Stare down at your feet. Pay attention to them. Don’t let them out of your sight.
We’re not concerned with fashion here. Spend whatever you want on socks and shoes.
We’re concerned with where you go and who it is you’re stepping on. Those acts may define more about you than you think.
We are well into the era of Long Memories. They don’t die easily, some potentially embedded online forever.
Some of the dead aren’t as far gone as you might think. Their causes live on. Cases that arose out of their misfortune continue. Evidence that you never heard of — like DNA — can revive a homicide, which in turn can reveal an embezzlement. Then, new documents turn up. It sounded like an accident once upon a time. No longer.
If you are “important,” you’re in more danger than you think. Whom might you have caused to be fired, harassed, downsized or forgotten? You may think perhaps they deserved it. Perhaps not. It’s not just friends and family who cared for the next month or so. There are others who might be interested in the secrets others thought you took with you.
Consider the now-famous NDA — the “non-disclosure” agreement. The existence of such evidence suggests a secret worth telling or a wrongdoing worth righting.
The MeToo movement has upended the NDA. So has the ease of self-publishing, as well as the bravery of those willing to take the risk.
Plenty of smoothly-written TV shows are awash in past acts now attracting a second look. But reality confronts us, though not always as well written. Take the case of Marie Yovanovitch, until recently the U.S. Ambassador to the Ukraine. A career diplomat, she was assured of attracting little attention in such a faraway spot.
Then along came a gang consisting of a President Trump and a lawyer, Giuliani, bent on its own political agenda. Yovanovitch and a host of other diplomats for a time wondered what was going on with a Congressionally-mandated aid bill for the country in its continuing battle with Russia.
They didn’t have to wait long. A few feet got so heavy that they tripped over each other. They created a trail of evidence. Reports emerged that they were looking for statements from the Ukraine that Joe Biden and his son should be investigated for “corruption.” That’s all they needed. Foul the nest and get the hell out.
Now, Yovanovitch, set to testify before Congress, has her own fan club. All because Trump apparently miscalculated that if he walked all over her and kicked her out of the way, all would be forgotten, or that the gang could cover its dirty work by taking the old “No Collusion” script and updating it to “No Quid Pro Quo.”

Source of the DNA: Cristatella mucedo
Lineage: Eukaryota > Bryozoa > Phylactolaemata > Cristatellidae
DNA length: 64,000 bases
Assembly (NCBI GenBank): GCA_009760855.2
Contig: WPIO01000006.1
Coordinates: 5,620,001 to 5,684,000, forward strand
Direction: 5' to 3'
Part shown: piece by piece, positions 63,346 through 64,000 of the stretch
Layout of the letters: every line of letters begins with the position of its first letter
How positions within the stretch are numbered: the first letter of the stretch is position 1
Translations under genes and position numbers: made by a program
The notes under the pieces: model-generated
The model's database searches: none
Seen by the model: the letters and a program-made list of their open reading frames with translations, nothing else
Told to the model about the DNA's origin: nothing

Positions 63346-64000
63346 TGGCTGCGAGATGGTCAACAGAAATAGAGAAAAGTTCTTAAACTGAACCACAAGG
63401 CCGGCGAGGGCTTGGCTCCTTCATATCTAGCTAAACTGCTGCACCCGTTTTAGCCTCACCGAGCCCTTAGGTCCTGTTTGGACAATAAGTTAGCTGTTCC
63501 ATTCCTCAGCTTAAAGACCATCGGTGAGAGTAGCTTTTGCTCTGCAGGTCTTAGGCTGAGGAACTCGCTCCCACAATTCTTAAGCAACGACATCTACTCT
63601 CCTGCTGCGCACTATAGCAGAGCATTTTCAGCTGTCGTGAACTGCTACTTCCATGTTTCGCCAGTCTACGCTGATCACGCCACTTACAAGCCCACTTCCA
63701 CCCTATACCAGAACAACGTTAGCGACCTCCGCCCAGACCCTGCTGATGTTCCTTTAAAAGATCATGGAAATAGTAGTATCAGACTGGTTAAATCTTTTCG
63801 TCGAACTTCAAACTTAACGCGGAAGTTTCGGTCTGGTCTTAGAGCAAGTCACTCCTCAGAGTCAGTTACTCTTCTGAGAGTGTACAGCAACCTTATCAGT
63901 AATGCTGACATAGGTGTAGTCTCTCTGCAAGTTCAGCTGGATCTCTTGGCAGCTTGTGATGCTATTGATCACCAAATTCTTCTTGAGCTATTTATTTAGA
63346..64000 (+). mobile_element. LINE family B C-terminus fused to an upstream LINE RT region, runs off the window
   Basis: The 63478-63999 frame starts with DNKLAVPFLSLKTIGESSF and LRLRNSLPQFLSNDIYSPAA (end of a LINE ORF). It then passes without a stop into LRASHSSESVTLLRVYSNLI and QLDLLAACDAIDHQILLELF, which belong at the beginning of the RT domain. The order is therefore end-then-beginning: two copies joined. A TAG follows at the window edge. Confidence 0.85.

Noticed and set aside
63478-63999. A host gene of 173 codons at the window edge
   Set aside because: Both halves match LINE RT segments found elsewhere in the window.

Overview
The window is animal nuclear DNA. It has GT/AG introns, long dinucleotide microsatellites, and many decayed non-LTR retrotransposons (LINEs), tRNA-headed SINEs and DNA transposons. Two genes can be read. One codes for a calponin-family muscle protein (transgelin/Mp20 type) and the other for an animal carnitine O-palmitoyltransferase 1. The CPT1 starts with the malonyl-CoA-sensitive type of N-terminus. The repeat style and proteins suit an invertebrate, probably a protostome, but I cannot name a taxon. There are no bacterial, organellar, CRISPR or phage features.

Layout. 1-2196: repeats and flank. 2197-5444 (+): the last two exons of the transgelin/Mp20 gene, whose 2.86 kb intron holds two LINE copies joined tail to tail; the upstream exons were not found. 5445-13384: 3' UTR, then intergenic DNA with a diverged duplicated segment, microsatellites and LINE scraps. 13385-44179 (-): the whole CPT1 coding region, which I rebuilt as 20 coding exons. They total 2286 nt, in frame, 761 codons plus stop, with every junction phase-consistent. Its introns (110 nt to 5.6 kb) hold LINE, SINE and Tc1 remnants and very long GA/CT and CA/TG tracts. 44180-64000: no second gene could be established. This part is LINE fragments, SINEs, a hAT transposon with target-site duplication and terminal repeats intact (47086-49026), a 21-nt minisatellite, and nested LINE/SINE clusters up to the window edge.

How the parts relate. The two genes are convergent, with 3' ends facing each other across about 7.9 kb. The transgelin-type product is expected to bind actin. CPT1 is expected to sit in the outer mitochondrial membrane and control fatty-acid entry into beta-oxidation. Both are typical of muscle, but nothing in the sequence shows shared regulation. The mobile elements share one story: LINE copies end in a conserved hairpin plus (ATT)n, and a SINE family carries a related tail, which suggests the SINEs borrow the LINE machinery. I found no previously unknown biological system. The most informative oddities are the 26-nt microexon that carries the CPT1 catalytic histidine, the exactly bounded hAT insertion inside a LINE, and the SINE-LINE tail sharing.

Rex Tillerson, the ex-secretary of state who got in the way of Trump’s shoes, hasn’t said much — yet. But he is reported to have called Trump a moron, which left many State Department lifers smiling. They will be around long after Trump is gone.
Real people are being hurt, even though some have new book contracts. They don’t forget. Trump has flocks of people listening In on phone calls. Now, they’re creating a new definition of “perfection.”
Meanwhile, look at poor Giuliani. He reached the high point of his life when, as mayor of New York, he rallied his city after 9/11. Did he realize that would be the high point of his life? Vanity and technology overtook him. He did not watch where he was going, or who got stepped on along the way.
These are some of the largest examples of people who have gone wrong and possibly done wrong. You’d think they’d know better. Where are the Richard Nixon-era “plumbers”when they need them?
Life can be a rumble involving hierarchy, and the mad scramble to the “top” of fame or fortune. You’ve heard of truth or consequences? One important byproduct of wrongdoing is that as it increases, our likelihood to believe tales of wrongdoing also rises.
Past episodes create future road maps. There’s a reason so many TV talk programs invite commentary from John Dean (Nixon’s one-time young White House lawyer). He’s an eyewitness to a familiar road. He’s been there, done that, and seen that.
Every local city has its own examples of power gone wrong in a quest for the top of the pack. In Aspen, scores of employees get kicked aside by employers we think should know better. Then, later in life, they meet again, when life turns miserable for the one-time employer who forgot what the ex-employee remembered. Perhaps they battle in a rumble over private property, or meet when the ex-employer is trying to ram a big development through a loophole. Now the employee sits on a board or commission whose approval is necessary.
At one time, combatants would keep their one-time tangle between them. No longer. Today, such prior history comes back because character is a defining rule, and that produces testimony.
History (and philosopher George Santayana) tell us that those who “don’t remember history are condemned to repeat it.” We can see some of the condemned walking around. They once posed as pillars — examples of good conduct. But they failed to keep track of where they headed with their heavy shoes or upon whom they stepped in the process. Today they are diminished.